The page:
A Different Look at the US Yield Curve

By Steve Saville

The US yield curve, as indicated by the spread between the 10-year and 2-year T-Note yields, made a new 10-year extreme over the past fortnight, meaning that it recently became the ‘flattest’ it has been in more than 10 years. While this may indicate that the boom is nearing its end, it definitely indicates that the transition from boom to bust has not yet begun.

As explained numerous times in the past, the ‘flattening’ of the yield curve (short-term interest rates rising relative to long-term interest rates) is a characteristic of a monetary-inflation-fueled economic boom. It doesn’t matter how flat the yield curve becomes or even if it becomes inverted, the signal that the boom has ended and that a bust encompassing a recession is about to begin is the reversal of the curve’s major trend from flattening to steepening. To put it another way, the signal that the proverbial chickens are coming home to roost is short-term interest rates peaking RELATIVE TO long-term interest rates and then beginning to decline relative to long-term interest rates. This generally will happen well before the Fed sees a problem and begins to cut its targeted short-term interest rate.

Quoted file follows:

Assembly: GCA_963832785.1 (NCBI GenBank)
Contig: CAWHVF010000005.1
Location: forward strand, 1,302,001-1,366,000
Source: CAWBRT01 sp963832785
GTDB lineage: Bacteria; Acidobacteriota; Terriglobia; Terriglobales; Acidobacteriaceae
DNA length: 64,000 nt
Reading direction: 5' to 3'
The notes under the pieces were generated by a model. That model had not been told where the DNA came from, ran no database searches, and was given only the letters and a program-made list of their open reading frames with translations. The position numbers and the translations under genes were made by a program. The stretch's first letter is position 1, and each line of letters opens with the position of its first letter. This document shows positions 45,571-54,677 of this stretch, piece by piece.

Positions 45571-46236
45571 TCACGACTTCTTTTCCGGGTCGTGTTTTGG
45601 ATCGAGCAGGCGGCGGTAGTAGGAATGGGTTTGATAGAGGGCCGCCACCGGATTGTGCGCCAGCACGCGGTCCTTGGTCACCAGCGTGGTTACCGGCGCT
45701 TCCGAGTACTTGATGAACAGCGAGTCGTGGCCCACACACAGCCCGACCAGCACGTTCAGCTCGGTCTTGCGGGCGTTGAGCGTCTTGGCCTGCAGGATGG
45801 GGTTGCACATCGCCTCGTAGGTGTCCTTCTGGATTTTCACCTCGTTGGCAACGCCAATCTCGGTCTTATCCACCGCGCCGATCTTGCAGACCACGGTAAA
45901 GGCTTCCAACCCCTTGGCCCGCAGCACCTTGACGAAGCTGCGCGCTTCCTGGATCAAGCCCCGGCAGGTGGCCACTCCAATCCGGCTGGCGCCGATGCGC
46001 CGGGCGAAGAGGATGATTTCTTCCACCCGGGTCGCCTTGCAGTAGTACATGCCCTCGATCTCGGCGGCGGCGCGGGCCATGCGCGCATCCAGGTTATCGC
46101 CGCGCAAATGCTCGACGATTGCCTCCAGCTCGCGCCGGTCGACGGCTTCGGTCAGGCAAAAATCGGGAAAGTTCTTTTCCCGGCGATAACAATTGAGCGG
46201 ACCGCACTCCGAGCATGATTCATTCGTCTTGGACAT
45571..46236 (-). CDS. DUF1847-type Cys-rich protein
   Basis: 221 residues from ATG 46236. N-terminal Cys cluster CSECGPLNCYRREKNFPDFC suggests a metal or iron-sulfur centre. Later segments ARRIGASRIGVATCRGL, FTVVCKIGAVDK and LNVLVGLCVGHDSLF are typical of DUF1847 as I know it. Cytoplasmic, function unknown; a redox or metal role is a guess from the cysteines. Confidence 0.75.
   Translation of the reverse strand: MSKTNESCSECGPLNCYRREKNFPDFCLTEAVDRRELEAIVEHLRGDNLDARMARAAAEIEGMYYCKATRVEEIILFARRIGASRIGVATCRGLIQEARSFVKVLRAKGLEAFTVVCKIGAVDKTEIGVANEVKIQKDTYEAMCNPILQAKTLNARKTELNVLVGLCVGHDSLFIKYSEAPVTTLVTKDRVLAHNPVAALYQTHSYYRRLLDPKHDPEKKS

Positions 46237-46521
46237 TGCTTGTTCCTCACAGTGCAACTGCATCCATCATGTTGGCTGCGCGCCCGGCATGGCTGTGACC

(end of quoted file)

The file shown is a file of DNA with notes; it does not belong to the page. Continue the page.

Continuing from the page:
The following chart highlights the last two major reversals of the US yield curve from flattening to steepening. These reversals were confirmed about 6 months prior to the recessions that began in March-2001 and December-2007.

The fact that the yield curve is still hitting new extremes in terms of ‘flatness’ suggests that the next US recession will not begin before 2019.


The above is essentially a repeat of what I’ve written in the past, but an additional point warrants a mention. The additional point is that while it would be almost impossible for the US economy to transition from boom to bust without a timely reversal in the yield curve from flattening to steepening, there is a realistic chance that the next yield-curve trend reversal from flattening to steepening will NOT signal the onset of an economic bust/recession. That’s why I do not depend solely on the yield curve when determining recession probabilities.

The reason that the next yield-curve trend reversal from flattening to steepening will not necessarily signal the onset of an economic bust/recession is that there are two potential drivers of such a reversal. The reversal could be driven by falling short-term interest rates or rising long-term interest rates. If it’s the former it signals a boom-bust transition, but if it’s the latter it signals rising inflation expectations.

As an aside, regardless of whether a major yield-curve reversal from flattening to steepening is driven by the unravelling of an artificial boom or rising inflation expectations, it is bullish for gold. By the same token, a major reversal in the yield curve from steepening to flattening is always bearish for gold.

With the T-Bond likely to strengthen for at least the next two months there is little chance that rising long-term interest rates will drive a yield curve reversal during the third quarter of this year, but it’s something that could happen late this year or during the first half of next year.

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